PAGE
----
What’s a street for?
Is it just a channel for moving cars from point A to point B, as quickly as possible?
Or is it a public space – and one that, depending on how it’s designed, can make a neighbourhood, or break it?
Those questions were at the centre of the news this summer in the off-island Montreal suburb of Beloeil.
Five years ago, police threatened to ticket a six-year-old child for playing ball hockey on the quiet street in front of his family home. The boy’s father, a city councillor, was shocked. The incident sparked conversation, and action.
Five years later, Beloeil has a program called Dans ma rue, on joue! – “On my street, we play!” It includes hours of the day when playing on the street is encouraged, accompanied by safety signage and lower speed limits.
The program is a great idea, but it’s also disturbing that this is what it has come to on Canadian roads. When a level of government has to legislate the legality of street hockey, and carve out some limited times and places where it is permissible, something has gone awry.
There is a movement under way to rethink what streets are for. The late-20th-century answer, as correctly understood by police in Beloeil five years ago, is that they’re for cars. Everyone else needs to get out of the way – for their own safety, of course.
Canadian streets are mostly designed to liberate cars and facilitate speed. But that choice has costs.
It makes life less pleasant for anyone who isn’t just passing through a neighbourhood in a car. It also makes it less safe. More than 300 pedestrians a year, on average, were killed in traffic collisions in Canada in the five years from 2013 through 2017, according to Transport Canada.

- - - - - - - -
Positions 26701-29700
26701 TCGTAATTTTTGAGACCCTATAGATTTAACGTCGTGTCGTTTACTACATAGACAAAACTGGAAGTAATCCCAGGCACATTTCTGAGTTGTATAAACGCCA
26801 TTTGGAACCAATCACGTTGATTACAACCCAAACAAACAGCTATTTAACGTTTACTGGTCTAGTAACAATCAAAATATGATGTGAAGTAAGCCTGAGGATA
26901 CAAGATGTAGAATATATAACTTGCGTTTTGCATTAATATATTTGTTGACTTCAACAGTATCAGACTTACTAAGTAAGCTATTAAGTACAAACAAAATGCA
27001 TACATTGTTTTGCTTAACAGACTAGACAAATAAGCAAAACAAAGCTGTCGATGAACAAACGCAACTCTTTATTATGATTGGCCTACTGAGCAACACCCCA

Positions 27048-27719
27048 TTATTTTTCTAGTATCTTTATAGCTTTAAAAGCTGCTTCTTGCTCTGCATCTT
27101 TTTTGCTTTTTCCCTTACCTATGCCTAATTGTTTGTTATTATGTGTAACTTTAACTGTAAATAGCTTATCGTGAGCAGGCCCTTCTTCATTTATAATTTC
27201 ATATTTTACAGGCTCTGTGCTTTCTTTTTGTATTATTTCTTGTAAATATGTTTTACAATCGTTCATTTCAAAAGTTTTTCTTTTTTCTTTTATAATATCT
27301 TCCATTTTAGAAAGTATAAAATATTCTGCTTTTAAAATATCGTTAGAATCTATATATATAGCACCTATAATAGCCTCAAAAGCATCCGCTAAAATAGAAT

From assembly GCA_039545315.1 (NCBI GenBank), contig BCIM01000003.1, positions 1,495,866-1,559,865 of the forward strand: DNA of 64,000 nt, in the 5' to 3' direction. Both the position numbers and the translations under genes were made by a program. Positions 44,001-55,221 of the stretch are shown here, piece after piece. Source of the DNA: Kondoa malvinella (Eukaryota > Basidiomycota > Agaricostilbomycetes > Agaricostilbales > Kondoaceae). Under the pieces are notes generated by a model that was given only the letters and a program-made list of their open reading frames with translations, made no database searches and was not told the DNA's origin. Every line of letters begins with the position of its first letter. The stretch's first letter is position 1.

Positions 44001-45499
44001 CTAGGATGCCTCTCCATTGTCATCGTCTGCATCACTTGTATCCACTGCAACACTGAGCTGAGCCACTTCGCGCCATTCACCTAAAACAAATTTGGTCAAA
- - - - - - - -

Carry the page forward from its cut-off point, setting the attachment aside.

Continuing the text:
Nearly 50 cyclists were also killed every year. Such deaths are usually described as accidents. But are they really the chance result of random vectors?
The roots of the drive for safer streets stretch back to the late 1990s, when Sweden embarked on Vision Zero – an endeavour based on the belief that pedestrians should not be getting killed by cars.
Sweden understood that such deaths are not so much accidents, but rather the statistically expected results of road and neighbourhood design. If we made different choices, we’d get different results.
A key element is the speed limit. The likelihood of a car killing a pedestrian at 30 kilometres an hour is 10 per cent. At 50 km/h, it’s 85 per cent. At 70 km/h, a dead pedestrian is almost guaranteed.
The Vision Zero banner has been taken up in North America. Boston and New York are at the fore, and data show that places with lower speed limits have lower traffic fatalities. In Canada, Toronto and Vancouver rank relatively well but their death rates are triple that of the city with the lowest toll, the Swedish capital of Stockholm.
But change is coming. In Toronto, where the late mayor Rob Ford’s complaints about a “war on the car” still echo, city council in July passed an array of measures it calls Vision Zero 2.0, the follow-up to a tepid first effort of three years ago.
Toronto is cutting the speed limit on many stretches of arterial roads to 50 km/h from 60 km/h. The limit on other streets will drop to 40 km/h from 50.
Other levers include better enforcement, street design and adding sidewalks to the many roads without them. Toronto may also look at lowering speed limits on local roads.
In Vancouver, city council this spring endorsed a trial of a 30 km/h limit in a few neighbourhoods.
Calgary and Edmonton are moving ahead, but, again, slowly. Winnipeg is looking at a small trial. Hamilton has started the change to a 40 km/h limit, and Halifax is making moves toward that goal.
Montreal boroughs have already cut speeds and the city this year started a process for lowering the limit on many major streets to 40 km/h from 50.
The shift in focus is encouraging, and more can be done. Toronto’s action on arterial roads is significant and other cities can follow its lead. But, as in Beloeil, local streets also have to be a priority.
And the answer to what a street is for? Pete Fry, the Vancouver city councillor who led the slower-streets initiative, encapsulated it at a council meeting in May: “This is where people live. It’s not just a place for cars.”